6 Takeaways from the Last 3 Years in the Omega-3 Industry
It’s common knowledge that the omega-3 industry has been in a sales slump for the past few years. While the market is now showing signs of recovery, there are definitely some lessons to be learned from the activity over the last three years.
Lesson 1: The market was already maturing before the sales decline that started in mid-2013. The omega-3 industry had enjoyed years of double digit growth but as the market matured in North America, it was somewhat inevitable that those growth figures could not be maintained without increased industry investment in marketing and science.
Lesson 2: Yes, the challenges on omega-3 science hurt the industry. Of course this is obvious but the point is, it was not really just one story or research paper that made the difference. Many in the industry point to the Brasky prostate cancer paper that came out in July 2013 as a major factor, but that was just one link in a chain. GOED did considerable consumer research after that paper and was able to show that while it reverberated through the industry for some time after the publication, consumers had a much shorter attention span.
Lesson 3: What did hurt the industry was the constant drip of negative news in the consumer press questioning omega-3 benefits and repeating the same headlines from previous sensational article leads. Casting doubt on the cardiovascular benefits of omega-3s, for example, is the topic du jour. The issue is complicated so it doesn't lend itself well to 140 characters or oversimplified sensational headlines and it is resulting in a lot of consumer confusion.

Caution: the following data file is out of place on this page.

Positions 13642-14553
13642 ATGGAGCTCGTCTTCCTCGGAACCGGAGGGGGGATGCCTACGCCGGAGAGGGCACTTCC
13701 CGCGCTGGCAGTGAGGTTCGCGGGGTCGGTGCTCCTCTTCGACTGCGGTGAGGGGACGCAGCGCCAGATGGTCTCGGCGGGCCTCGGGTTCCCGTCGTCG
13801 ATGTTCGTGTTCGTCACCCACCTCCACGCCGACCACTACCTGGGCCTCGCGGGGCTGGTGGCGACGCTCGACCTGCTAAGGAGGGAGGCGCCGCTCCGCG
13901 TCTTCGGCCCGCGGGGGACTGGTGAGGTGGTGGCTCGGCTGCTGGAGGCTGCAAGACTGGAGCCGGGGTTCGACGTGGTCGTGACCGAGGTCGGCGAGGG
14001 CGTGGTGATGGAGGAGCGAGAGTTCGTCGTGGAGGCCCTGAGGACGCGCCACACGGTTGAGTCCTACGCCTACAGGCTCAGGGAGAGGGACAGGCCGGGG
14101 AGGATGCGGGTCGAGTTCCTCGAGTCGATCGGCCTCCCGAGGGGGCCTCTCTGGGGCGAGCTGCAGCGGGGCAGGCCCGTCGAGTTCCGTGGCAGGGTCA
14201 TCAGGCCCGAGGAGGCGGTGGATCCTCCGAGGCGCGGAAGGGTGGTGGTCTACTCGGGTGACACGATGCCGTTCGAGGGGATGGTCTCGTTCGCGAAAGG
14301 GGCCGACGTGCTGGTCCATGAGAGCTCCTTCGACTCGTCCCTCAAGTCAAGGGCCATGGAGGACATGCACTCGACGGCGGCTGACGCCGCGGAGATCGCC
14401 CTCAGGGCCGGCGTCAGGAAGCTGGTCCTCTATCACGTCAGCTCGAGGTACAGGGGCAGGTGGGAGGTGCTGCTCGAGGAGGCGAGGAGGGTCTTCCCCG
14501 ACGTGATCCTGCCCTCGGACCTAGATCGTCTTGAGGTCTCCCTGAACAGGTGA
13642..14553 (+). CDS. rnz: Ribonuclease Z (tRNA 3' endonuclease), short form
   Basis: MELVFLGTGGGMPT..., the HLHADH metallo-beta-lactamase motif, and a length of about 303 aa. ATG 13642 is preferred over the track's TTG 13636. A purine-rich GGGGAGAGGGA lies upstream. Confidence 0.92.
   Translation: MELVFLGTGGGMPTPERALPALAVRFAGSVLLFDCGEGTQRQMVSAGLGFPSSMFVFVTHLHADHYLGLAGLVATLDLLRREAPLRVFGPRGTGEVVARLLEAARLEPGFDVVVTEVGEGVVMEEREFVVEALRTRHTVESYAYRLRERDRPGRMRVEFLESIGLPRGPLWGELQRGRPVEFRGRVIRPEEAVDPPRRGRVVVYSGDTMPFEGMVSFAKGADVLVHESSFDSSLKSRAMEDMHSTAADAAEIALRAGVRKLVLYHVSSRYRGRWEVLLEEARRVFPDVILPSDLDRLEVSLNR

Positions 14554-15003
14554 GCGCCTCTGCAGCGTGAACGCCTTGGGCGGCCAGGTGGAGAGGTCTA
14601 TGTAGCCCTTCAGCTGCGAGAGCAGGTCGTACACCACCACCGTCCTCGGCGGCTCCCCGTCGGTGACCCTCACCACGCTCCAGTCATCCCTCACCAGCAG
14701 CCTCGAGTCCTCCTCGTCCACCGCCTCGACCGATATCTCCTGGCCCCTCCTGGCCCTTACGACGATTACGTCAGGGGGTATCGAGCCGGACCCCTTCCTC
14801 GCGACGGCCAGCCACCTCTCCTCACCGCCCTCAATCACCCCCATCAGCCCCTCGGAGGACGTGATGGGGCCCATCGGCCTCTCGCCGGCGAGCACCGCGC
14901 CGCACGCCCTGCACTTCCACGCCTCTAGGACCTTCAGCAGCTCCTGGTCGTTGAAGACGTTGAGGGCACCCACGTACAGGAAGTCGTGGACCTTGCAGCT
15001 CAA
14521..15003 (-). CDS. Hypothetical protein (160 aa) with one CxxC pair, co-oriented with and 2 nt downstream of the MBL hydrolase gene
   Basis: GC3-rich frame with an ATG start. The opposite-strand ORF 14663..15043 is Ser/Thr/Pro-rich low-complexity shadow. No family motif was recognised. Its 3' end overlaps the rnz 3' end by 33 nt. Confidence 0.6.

Lesson 4: Equally important was the lack of positive news in the consumer press in the 2011-2014 time period (see chart).
GOED consumer research shows that taking omega-3 supplements is part routine and if consumers don't hear those positive reminders about their benefits, they are less likely to maintain their routine or purchase another bottle. The consumer marketing campaign by GOED and the Omega-3 Coalition in 2015 was designed to provide a solution to this problem and our analysis shows that we did indeed make a difference (see chart).
The challenge is, this is an ongoing need and major advertising dollars are necessary to keep the message in front of consumers on a continuing basis.
Lesson 5: It is GOED’s belief that going forward, it’s most important to shore up the science around omega-3s so we can alleviate these doubts. To this end, we have established an Executive Council on Education and Outreach that is investing in additional omega-3 science to address the questions being raised about the benefits of omega-3s.
Lesson 6: Lastly, it’s all about the messenger. GOED consumer research shows that in country after country consumers are influenced by their doctor’s advice, so getting buy-in from health practitioners is extremely important. Similarly, research shows that if there is signage or a reminder at the retail point of purchase, consumers are more likely to buy a product, even if there’s not a discount or sales promotion offered. This is an easy way to teach the consumer about omega-3 benefits when they are most likely to buy.